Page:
A large range with equal resonance and projection throughout is ideal. Within one selection there can be dramatic changes of register. For example, “Star Vicino,” as specially arranged for tenor Daniel Mutlu, starts in a low baritone tessitura and ends in a spinto tenor tessitura with a final high countertenor note. The accompaniments are quite orchestral and, at full bore, their complex sonorities support the most robustly operatic interpretation. While strong vocal projection is necessary throughout, the accompaniments can be nuanced to accommodate a lighter, more lyrical voice.

 The entire work offers the pianist, as well as the singer, a tour de force opportunity. The pianoforte part requires the technique of a concert pianist with the sensibility of a chamber performer. In this respect, his virtuoso renditions have established Finehouse as the first authoritative pianist exponent of these pieces.

In the future

Initially conceived as music for tenor, Schemmer believes that a mezzo or contralto tessitura would show to particular advantage in this work. Arrangements for ranges other than the original tenor can be obtained through Mr. Finehouse.

In addition, Schemmer envisions a second edition of the Arie for chamber orchestra. This will most certainly include a piano part for Constantine.

From Tony Schemmer's Arie Antiche

Music samples are copyright © 2006-2007 Tony Schemmer. All rights reserved.

Photograph ofcomposer Tony Schemmer

Tony Schemmer

Tony was graduated from Yale College, with honors in Theory and Composition of Music. He subsequently studied jazz with George Russell and conducting with Richard Pittman at New England Conservatory, and pop music at the Berklee School of Music.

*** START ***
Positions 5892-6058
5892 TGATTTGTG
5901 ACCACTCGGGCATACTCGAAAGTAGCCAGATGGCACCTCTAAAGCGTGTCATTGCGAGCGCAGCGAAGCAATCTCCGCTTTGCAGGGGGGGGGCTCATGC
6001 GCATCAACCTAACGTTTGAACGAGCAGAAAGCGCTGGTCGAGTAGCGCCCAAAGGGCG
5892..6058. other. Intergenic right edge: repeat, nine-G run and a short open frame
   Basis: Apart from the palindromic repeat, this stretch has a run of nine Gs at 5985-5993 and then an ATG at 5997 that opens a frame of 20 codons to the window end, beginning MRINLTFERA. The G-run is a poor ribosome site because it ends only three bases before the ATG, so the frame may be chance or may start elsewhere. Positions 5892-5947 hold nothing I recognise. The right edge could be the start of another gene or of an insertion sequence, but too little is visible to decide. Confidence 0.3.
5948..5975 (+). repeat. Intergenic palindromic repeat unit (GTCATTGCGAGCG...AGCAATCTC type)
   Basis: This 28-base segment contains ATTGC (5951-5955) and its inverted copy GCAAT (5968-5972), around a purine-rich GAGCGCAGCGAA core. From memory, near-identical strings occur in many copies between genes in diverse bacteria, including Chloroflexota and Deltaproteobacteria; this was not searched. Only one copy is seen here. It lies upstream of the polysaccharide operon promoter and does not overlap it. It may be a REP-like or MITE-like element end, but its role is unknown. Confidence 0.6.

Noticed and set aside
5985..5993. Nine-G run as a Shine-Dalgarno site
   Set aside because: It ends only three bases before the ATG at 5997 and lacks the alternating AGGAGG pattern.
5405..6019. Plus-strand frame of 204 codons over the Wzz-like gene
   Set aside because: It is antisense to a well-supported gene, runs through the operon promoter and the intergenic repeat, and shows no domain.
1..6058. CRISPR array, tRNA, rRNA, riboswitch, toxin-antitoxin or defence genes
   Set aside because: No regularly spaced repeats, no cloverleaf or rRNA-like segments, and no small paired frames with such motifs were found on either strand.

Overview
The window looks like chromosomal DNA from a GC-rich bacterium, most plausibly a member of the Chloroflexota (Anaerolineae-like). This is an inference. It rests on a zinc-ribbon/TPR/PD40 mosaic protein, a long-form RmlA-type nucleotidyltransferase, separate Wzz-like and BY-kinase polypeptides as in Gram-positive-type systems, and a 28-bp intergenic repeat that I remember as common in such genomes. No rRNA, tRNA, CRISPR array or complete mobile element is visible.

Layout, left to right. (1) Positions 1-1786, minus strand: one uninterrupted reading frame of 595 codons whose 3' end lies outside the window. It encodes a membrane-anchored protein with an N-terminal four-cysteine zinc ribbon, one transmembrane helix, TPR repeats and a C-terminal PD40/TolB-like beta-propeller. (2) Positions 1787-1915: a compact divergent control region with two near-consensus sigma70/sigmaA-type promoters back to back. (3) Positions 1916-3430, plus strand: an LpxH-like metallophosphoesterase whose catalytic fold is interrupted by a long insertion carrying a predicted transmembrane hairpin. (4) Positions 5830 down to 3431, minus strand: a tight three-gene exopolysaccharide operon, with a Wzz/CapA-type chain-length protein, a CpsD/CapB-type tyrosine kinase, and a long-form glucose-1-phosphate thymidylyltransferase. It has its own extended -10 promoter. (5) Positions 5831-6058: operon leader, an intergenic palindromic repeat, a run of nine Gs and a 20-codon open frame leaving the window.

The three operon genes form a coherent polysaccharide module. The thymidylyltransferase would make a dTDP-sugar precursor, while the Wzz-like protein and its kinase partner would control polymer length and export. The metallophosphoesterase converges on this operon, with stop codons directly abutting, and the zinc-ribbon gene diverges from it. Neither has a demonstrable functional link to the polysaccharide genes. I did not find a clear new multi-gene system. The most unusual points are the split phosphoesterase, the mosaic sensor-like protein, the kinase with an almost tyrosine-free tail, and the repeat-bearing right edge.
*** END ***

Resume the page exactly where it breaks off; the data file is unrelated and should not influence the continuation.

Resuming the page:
His pop opera Phaust premiered at Sander’s Theater, Harvard University, in 1980 under conductor Philip Morehead. 

His incidental, chamber and choral music has been presented around New England, including performances at the University of Maine’s Composers’ Festival at Rockport, and the Women’s Choral Festival at U. Mass., Boston. His work has been reviewed or covered in the Boston Globe, The Boston Herald, Opera News, New England Entertainment Digest, and the Tab and Citizen publications. 

Tony wrote ’Bus, a play with music for kids, for the 1992 Columbus quincentennial.  It was produced by the noted children's music and theater group PALS (Performing Arts at Lincoln School), for the Brookline Public Schools.  His settings of Poems Pennyeach by James Joyce for flute and harp were premiered by noted flautist Mimi Stillman, in 1995 at the Boston University Concert Hall and at the Katherine Cornell Theater, Vineyard Haven.

Tony collaborates with Constantine Finehouse on a number of projects, including a piano-vocal program entitled "Arie Antiche," and with cellist Sebastian Bäverstam.  On March 16, 2007, Finehouse and Bäverstam premiered his Romanza for cello and pianoforte at the Harvard Musical Association in Boston. 
Tony is a member of the St. Paul’s Archdiocesan Choir School Advisory Board, serves on the New England Conservatory Board of Visitors and is a Director of the Harvard Musical Association. He was awarded his Medicinae Doctor by Harvard.